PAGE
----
The featured article in the February 2022 issue of Water Well Journal, entitled “The Preferred Fishing Tool”, delves into the age-old issue of what is the best method for retrieving lost tools and equipment that have fallen downhole. In this post, we will explore how a borehole camera system can prove to be an invaluable addition to your toolbox when planning your next fishing expedition.
Magnets or Junk Baskets – Which is best?
The article begins with an assessment of which tool is superior for retrieval – magnets or a junk basket. Both methods have their place depending on what item needs to be recovered, but a common issue regardless of the method used is the inability to know precisely where the lost item is located within the well.
In the early days of borehole inspection, impression blocks – blocks of a permeable material such as soap, wood, or wax – would be lowered into the borehole with hopes that the block would come in contact with the missing tool. The impression blocked would be hauled topside and the operators would attempt to decipher the impressions made on the block to help determine the topography of the borehole and the location of the lost tool.
“We would go down there and make an impression off soft wood, hit it once, and bring it back and say, ‘Oh, that’s a piece of pipe that’s hanging on the sidewall.”Marvin Magee, PE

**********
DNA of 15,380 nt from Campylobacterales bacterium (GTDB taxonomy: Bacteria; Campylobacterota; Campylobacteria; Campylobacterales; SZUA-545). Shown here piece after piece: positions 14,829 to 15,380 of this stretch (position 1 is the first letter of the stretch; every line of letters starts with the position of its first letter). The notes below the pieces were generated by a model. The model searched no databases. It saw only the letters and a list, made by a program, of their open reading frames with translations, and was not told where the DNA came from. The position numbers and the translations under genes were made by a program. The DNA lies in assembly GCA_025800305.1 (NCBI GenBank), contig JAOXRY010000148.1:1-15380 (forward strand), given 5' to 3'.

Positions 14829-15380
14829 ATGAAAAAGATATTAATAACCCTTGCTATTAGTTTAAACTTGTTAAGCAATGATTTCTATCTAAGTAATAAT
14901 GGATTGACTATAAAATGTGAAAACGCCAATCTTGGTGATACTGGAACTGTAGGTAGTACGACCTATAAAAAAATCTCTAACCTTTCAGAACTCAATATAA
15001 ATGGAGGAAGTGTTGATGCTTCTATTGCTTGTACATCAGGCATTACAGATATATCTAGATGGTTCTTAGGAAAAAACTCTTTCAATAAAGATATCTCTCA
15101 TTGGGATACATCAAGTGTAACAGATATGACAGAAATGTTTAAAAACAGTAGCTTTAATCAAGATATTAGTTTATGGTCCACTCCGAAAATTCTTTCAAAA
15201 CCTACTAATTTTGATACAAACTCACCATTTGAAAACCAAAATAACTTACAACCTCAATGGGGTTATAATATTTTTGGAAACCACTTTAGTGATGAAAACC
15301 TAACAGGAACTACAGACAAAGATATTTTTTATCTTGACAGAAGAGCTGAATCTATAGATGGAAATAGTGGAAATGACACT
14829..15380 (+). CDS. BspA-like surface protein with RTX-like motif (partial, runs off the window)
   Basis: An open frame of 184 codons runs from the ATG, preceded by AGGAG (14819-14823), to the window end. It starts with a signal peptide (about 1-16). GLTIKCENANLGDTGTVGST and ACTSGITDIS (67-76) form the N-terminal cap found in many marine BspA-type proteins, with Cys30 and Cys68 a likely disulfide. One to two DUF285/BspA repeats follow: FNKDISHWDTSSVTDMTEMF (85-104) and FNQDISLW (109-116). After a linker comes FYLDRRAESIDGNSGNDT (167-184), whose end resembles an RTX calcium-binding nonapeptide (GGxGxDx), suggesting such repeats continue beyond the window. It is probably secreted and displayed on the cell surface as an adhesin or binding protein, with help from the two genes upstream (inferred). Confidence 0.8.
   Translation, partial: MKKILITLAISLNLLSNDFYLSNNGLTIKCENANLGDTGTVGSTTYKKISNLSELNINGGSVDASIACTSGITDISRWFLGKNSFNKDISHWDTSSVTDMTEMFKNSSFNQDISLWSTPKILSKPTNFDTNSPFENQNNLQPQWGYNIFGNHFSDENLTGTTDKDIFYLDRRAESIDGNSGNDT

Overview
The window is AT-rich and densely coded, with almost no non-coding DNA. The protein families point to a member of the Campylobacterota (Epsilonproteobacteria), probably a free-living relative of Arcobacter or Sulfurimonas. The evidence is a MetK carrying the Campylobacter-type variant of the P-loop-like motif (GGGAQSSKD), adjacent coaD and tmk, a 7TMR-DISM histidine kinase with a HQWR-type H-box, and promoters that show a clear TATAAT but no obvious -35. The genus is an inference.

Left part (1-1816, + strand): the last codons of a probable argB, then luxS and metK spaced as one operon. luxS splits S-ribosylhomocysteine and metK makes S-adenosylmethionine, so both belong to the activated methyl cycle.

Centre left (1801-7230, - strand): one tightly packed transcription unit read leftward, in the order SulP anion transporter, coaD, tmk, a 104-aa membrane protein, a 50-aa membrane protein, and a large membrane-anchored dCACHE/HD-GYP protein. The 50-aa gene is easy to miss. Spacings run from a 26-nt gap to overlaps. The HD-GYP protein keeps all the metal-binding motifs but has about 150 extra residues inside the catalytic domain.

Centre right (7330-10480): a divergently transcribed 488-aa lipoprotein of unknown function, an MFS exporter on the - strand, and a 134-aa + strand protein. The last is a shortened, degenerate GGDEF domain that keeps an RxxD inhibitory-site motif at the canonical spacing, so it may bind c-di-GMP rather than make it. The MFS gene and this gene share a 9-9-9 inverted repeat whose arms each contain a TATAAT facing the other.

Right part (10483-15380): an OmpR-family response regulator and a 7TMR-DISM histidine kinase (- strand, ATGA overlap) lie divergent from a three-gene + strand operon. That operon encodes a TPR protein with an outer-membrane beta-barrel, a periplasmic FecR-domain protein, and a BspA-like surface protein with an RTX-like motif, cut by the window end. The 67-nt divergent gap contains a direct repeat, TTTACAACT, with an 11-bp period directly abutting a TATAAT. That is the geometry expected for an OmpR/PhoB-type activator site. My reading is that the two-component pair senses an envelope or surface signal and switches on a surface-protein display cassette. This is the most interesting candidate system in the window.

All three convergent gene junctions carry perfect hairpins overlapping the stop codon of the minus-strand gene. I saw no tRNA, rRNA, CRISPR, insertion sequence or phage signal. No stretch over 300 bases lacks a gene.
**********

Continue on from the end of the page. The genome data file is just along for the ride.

While impression blocks provide some data as to the conditions downhole, it is vastly incomplete when compared to the photographic evidence that could be collected by a borehole camera. It was this opportunity to revolutionize downhole data collection that prompted our founder, Claude Laval Jr., to create the world’s first downhole camera. Completed in 1946, the world’s first borehole camera was over 9 feet long and weighed more than 200 lbs. Even with its immense length and weight, it represented a quantum leap forward in terms of downhole technology. For the first time, operators were able to get nearly real-time photographic evidence of the conditions within the borehole.
In the nearly 80 years since the release of the first borehole camera system live color video has become the mainstay, borehole camera systems have decreased in size and weight, and the cost of a borehole camera system has decreased dramatically.
What hasn’t changed, however, is their usefulness as a tool used for fishing.
“I’d run my fishing tool down there, and if there is enough room, run my camera down in there and manipulate both at the same time. That made a world of difference. They paid for themselves time and time again. I love them.”Marvin Magee, PE
Laval Underground Surveys established the borehole camera industry nearly 80 years ago. Today, we are incredibly proud to be the market leaders. Whether you’re considering purchasing a borehole camera system for tool retrieval, assessing the conditions within a well, or to use as a form of differentiation from your competition, we have an entire portfolio of borehole camera systems to suit your needs.
Click here to download the full article entitled “The Preferred Fishing Tool” from the February 2022 issue of Water Well Journal.